Known as the “world’s saddest polar bear,” Arturo died on Sunday after spending more than 20 years in captivity within a sweltering Argentine zoo responsible for the recent deaths of at least 64 other animals. Refusing to transfer the blatantly suffering polar bear to a colder climate or an animal sanctuary, zoo officials forced Arturo to languish in sun-baked concrete for decades as temperatures reached over 100°F.
Born in the U.S. in 1985, Arturo was transferred to the Mendoza Zoo in Argentina at the age of 8. Despite the fact that his body was designed to survive in Arctic temperatures while often overheating at temperatures above 50°F, Arturo was subjected to live within a concrete enclosure equipped with a pool of water only 20 inches deep.
After his partner Pelusa died of cancer in 2012, Arturo appeared to be suffering from depression and other psychological issues along with heat exhaustion. A disturbing video of Arturo repeatedly pacing back and forth appeared online depicting his increasingly abnormal behavior.
Upon seeing the video, former Winnipeg Humane Society CEO Bill McDonald told CBC News, “This bear is doing what’s called stereotyping or stereotypy movements. It’s basically going insane.”
“You can see he is going crazy. He moves the way polar bears do when they are suffering a lot of stress,” Argentinian professor Fernanda Arentsen, from the Université de Saint-Boniface in Winnipeg, told the Winnipeg Free Press in 2013. “He has been filmed rocking back and forth in a way that signals distress. It breaks my heart to see it. I’m from Mendoza. I know how hot summer is. There is no way for him to escape the heat.”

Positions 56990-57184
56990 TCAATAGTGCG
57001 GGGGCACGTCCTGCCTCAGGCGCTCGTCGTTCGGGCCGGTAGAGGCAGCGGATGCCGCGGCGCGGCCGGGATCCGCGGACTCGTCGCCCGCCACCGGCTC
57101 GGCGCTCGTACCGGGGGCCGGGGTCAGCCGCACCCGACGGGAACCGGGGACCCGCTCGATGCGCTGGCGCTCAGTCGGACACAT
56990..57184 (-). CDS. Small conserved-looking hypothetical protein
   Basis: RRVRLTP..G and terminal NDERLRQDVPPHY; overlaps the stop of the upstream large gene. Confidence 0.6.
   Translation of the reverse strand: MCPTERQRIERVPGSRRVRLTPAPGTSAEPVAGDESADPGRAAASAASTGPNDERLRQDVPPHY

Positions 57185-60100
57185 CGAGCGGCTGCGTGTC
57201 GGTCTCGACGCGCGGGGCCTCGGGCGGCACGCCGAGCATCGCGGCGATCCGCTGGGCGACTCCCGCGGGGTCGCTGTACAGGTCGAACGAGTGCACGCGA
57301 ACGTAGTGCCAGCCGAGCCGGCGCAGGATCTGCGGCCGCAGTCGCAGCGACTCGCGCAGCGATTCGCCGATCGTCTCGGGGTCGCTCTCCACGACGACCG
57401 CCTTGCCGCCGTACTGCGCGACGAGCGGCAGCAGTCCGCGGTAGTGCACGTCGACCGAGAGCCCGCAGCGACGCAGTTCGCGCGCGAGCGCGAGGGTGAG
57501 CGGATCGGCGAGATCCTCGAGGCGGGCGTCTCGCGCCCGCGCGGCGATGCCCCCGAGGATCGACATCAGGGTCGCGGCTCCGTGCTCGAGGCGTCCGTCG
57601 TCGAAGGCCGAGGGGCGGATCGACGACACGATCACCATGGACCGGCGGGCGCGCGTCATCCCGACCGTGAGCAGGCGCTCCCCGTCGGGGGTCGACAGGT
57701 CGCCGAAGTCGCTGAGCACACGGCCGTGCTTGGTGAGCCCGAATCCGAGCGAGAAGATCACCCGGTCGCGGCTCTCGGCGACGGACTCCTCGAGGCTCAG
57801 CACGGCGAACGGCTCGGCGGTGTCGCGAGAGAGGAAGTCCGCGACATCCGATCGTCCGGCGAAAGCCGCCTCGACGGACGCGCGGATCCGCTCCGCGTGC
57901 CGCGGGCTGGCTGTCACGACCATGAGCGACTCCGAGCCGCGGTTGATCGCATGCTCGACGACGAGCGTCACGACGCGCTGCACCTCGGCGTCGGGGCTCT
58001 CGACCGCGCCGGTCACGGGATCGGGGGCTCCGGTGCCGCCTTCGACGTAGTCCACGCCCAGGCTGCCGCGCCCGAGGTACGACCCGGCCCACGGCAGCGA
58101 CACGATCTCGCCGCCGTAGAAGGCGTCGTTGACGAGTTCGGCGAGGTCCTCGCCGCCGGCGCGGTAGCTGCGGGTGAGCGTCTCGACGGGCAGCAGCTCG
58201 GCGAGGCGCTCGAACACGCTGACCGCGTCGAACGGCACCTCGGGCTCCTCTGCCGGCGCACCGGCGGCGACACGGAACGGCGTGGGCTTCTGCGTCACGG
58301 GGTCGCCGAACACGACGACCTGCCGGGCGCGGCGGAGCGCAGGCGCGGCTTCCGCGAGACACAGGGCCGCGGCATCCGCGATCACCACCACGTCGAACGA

Although more than 1.2 million people signed a petition at Change.org to improve Arturo’s rapidly deteriorating health by transferring the polar bear to Assiniboine Park Zoo in Canada, Mendoza Zoo Director Gustavo Pronotto claimed Arturo was too old to survive sedation over the 6,000-mile trip. Blind in his right eye with a failing sense of smell, Arturo suffered a loss of appetite and significant weight loss during his final days.
According to a statement from the Mendoza Zoo, Arturo died on Sunday due to a “blood circulation imbalance.” Between December and May, at least 64 captive animals died at the Mendoza Zoo reportedly due to bacteria outbreaks and overcrowding. City officials plan to convert the abusive zoo into a nature reserve after the recent deaths.
“Arturo’s sad situation was first brought to international attention back in 2013, when distressing photographs and reports of his situation were circulated around the world. It is thought that Arturo endured substandard conditions in a completely unsuitable and unnatural climate for over 20 years,” the Born Free Foundation wrote in a statement on Monday.
“While there are considerable threats facing wild polar bear habitat, the Born Free Foundation believes that keeping and breeding more bears in zoos has no genuine role to play in polar bear conservation. Experience of polar bears in zoos the world over has shown us time and again that polar bears simply do not fare well in captivity, particularly in zoos in hot climates. Sadly, polar bears remain commonly kept in zoos in countries such as Mexico and Singapore, and until quite recently, Chile and South Africa.
“Born Free will continue to push for change wherever possible, and ensure that scenes of polar bears sweltering in scorching temperatures in substandard zoos become a thing of the past.”